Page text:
- The R&D lead asks: Can I hire easily for this programming language? Does my team know this language?
- The Apple, Linux, Web, or Windows fanboy / IT admin asks: Does it run on my platform?
- The R&D lead asks: Do I need licenses for it?
- The careful person asks: Is it free software? Is it Open Source Software? Can I own it? Can I rely on it?
So in a free choice situation it boils down to these soft decision factors.
On platform coverage: The gigantic success of VS Code and .NET Core have opened up the platform coverage topic for C#/F#. .NET can freely compete with Java due to this.
✅ The actual trigger for the announcement is further investment into that. That is good and everyone likes it.
On licenses: For C#/F# we could always argue that there is VS Code and Omnisharp and "everything" is MIT licensed. We decision maker buy anyway the Visual Studio licenses because of increased productivity. The same applies with Java on the Eclipse / JetBrains IntelliJ split.
✅ And the trigger for the announcement is further investment into that. That is good and everyone likes it.
However, there is the fundamental split between basic productivity and advanced productivity and our willingness to pay for it.
✅ Are we willing to pay for advanced productivity? Answer: Yes! Evidence: Many many Visual Studio and JetBrains subscription.
❌ Are we willing to pay for basic productivity? Answer: No! Evidence: Adoption of Omnisharp and Creation of Visual Studio Community.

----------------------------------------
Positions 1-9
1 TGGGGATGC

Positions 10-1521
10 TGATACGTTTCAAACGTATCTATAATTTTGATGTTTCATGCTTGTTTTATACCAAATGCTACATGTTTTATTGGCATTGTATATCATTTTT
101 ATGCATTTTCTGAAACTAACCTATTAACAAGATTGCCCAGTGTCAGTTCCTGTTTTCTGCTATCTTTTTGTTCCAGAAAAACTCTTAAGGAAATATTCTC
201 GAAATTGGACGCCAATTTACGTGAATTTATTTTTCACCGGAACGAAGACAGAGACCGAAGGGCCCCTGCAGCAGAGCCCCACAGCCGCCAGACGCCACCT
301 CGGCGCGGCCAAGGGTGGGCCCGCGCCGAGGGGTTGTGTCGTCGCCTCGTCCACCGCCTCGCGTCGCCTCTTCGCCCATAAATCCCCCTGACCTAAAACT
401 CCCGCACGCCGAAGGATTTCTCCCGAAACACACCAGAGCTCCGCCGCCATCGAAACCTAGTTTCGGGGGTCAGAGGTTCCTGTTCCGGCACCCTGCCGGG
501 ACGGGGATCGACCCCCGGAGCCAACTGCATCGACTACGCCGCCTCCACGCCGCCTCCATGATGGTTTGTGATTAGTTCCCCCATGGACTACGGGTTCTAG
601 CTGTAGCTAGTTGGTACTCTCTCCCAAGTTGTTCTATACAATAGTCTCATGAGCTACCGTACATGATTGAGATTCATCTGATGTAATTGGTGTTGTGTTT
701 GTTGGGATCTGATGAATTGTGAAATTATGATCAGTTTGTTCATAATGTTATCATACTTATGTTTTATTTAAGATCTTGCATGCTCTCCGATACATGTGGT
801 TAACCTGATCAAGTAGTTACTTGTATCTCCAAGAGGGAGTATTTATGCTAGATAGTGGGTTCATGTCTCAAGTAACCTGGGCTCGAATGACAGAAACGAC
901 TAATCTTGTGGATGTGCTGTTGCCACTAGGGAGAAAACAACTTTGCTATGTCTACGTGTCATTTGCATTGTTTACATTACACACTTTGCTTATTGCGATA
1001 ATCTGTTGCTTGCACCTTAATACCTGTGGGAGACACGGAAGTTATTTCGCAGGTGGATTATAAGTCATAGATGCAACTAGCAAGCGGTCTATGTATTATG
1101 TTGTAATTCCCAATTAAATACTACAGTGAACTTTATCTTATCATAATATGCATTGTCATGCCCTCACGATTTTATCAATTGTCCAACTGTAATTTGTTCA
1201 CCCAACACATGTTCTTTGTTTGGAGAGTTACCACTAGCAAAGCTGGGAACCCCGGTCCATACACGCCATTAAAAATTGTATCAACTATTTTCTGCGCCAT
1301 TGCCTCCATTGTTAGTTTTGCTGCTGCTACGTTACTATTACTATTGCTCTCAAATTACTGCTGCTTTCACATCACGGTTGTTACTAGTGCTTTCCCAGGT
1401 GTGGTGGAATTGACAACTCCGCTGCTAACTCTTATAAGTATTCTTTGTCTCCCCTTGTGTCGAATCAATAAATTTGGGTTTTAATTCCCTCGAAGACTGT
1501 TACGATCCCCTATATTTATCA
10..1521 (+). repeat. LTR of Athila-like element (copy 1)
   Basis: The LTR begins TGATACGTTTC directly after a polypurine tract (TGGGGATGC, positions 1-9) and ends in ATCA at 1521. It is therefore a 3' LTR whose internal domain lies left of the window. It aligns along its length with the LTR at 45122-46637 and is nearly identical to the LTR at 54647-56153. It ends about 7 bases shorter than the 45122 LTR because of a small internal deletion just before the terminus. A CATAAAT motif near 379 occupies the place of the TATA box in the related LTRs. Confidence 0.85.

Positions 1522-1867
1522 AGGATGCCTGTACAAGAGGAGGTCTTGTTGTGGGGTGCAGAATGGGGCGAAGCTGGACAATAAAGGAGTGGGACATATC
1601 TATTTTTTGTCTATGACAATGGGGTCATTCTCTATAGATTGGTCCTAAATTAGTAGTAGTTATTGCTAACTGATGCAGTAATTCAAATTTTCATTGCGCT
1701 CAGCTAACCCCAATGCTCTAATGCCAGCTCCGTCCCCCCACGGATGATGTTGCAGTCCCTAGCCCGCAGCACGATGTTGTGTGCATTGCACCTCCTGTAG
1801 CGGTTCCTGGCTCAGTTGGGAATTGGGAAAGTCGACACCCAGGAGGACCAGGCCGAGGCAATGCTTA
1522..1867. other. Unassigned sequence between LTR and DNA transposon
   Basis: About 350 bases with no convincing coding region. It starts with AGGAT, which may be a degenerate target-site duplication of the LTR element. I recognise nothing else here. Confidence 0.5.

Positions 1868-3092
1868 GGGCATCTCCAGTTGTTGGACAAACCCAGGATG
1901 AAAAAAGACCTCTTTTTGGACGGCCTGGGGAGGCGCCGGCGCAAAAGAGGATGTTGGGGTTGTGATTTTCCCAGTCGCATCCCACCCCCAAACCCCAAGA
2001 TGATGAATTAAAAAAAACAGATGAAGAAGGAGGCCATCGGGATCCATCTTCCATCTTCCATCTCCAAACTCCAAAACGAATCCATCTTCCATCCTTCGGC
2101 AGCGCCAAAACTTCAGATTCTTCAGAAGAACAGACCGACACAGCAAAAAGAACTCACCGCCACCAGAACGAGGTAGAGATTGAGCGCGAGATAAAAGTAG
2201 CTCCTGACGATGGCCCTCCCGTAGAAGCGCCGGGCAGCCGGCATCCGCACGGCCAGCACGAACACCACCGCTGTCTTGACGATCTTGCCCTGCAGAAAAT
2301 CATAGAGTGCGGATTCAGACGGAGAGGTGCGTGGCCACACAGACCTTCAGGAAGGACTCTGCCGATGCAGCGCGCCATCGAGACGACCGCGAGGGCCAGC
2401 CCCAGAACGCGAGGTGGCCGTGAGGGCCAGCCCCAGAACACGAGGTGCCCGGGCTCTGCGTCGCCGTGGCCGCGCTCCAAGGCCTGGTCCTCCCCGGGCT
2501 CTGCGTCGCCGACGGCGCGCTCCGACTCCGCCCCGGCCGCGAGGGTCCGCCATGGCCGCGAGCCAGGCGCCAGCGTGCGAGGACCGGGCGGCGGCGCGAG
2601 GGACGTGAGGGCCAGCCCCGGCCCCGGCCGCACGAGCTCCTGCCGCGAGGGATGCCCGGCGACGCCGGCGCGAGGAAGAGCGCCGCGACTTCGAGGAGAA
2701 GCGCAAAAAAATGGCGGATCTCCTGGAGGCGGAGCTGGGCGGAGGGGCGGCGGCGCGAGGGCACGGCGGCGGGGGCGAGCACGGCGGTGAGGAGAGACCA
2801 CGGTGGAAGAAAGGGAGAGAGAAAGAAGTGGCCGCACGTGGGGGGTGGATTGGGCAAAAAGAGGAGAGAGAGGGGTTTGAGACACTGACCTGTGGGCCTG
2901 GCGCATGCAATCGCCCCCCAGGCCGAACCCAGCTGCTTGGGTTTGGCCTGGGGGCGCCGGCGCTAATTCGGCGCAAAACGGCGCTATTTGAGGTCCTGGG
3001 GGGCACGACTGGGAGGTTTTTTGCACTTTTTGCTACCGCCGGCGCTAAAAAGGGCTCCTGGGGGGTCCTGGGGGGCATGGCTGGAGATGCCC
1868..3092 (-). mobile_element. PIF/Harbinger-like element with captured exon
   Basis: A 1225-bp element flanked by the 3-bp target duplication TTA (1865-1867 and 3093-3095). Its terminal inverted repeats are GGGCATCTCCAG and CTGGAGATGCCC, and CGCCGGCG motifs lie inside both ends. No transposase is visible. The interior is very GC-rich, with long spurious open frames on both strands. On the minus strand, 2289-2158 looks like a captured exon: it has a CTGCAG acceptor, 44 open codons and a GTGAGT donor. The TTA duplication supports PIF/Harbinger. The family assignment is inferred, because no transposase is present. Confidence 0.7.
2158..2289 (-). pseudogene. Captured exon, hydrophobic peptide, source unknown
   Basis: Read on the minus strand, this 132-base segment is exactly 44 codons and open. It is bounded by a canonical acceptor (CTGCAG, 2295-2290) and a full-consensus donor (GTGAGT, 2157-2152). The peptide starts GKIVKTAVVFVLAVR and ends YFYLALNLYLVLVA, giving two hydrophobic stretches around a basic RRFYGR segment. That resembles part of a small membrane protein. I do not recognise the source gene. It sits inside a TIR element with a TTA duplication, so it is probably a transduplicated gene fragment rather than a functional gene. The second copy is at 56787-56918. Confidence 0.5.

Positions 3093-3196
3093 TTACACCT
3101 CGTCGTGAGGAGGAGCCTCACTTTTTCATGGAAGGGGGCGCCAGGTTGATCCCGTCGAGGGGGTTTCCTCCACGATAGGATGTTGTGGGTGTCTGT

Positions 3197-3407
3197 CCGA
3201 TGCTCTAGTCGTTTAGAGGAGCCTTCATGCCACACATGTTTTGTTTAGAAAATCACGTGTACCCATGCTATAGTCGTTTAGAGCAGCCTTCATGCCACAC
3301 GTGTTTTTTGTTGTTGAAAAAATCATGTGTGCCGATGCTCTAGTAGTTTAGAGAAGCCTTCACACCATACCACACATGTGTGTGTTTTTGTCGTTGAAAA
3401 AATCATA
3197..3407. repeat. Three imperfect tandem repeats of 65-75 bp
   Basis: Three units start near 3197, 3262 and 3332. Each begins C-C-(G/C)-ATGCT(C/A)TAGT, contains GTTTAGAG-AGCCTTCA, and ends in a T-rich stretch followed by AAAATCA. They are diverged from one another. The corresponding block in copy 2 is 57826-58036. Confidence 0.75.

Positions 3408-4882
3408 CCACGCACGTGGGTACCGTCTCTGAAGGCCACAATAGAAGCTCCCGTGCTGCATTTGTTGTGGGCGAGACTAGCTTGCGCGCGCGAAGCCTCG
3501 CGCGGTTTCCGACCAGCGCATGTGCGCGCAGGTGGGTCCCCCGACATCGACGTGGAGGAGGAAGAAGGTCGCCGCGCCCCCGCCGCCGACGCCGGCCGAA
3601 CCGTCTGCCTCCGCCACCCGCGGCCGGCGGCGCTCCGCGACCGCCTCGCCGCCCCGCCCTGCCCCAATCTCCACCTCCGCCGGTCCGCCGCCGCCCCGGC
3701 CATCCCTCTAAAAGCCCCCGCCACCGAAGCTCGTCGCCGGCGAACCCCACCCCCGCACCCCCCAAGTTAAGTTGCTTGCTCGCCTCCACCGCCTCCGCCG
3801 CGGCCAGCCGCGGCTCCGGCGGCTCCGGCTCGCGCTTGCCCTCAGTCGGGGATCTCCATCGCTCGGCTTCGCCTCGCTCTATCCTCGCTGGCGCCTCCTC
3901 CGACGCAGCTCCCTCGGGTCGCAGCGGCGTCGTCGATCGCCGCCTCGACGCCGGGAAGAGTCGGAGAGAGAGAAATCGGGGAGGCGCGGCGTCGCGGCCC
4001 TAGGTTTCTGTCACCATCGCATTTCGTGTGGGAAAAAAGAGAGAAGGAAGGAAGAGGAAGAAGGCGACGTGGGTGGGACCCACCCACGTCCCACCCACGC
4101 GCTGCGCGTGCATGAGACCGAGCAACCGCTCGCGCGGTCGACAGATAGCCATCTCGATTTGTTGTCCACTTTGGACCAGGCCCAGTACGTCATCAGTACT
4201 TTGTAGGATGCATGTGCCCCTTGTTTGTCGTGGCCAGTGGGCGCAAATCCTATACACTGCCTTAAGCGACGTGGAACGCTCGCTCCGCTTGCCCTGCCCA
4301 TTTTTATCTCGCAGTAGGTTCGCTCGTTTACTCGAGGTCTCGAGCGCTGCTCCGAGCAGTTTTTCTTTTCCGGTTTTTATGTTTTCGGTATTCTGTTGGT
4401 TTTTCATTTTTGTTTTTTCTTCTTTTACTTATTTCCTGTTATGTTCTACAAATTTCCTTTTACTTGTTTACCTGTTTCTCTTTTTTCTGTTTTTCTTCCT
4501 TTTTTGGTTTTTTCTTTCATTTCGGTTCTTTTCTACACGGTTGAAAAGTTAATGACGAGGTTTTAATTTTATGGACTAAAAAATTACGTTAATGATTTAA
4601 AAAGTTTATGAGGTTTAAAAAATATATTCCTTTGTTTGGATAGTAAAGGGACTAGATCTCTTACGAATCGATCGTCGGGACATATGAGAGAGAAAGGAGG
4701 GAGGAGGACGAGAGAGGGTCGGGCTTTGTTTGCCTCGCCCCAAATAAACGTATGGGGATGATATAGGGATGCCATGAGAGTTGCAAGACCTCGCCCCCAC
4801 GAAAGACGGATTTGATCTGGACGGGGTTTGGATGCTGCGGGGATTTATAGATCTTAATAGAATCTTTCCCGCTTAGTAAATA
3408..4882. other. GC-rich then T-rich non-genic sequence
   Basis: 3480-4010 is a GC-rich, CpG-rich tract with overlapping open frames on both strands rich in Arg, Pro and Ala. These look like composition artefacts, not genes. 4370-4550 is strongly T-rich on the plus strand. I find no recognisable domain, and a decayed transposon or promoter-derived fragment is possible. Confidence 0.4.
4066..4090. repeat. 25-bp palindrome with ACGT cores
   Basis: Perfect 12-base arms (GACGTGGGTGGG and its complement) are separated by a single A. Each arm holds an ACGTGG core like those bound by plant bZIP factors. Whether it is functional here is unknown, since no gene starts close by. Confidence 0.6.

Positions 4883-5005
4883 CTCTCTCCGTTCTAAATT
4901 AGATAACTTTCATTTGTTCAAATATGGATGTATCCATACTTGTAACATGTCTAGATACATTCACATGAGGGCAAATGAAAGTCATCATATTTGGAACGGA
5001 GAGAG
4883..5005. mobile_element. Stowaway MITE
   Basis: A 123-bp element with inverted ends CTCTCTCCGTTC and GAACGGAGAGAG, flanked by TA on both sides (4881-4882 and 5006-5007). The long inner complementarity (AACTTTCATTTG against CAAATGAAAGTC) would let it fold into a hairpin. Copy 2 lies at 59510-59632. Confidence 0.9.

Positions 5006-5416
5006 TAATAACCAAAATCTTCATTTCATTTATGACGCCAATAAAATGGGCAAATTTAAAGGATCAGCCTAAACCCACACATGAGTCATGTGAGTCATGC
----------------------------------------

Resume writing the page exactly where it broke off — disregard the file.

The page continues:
Why we do not pay for basic productivity features: because it is 2022 and there are excellent alternatives out there. Java has all the whistles and most others have at least the basic productivity features.
On open vs. closed source: How deep can I inspect it when something misbehaves? Can I fix it? Am I dependent and locked on a single vendor (for price hickups, discontinuations, ...)? Can I archive the package for 30 years and fix it myself? Is it secure?
❌ All of these questions flip with this announcement. There is no trust in big cooperations to either discontinue a product, not care about a product or extort money from us developers. We developer got burned by Apple, Google and Microsoft on every opportunity when it comes to this. The only trust establishing situation is real open source. For basic productivity the full end to end stack needs to be open source (incl. debugger and "LSP Tools Host") as in MIT/Apache/GPL licensed or viable alternatives needs to be present (as in Eclipse for Java). Advanced productivity can be always be optional from this safeguarding perspective.
A way out
This is the simple part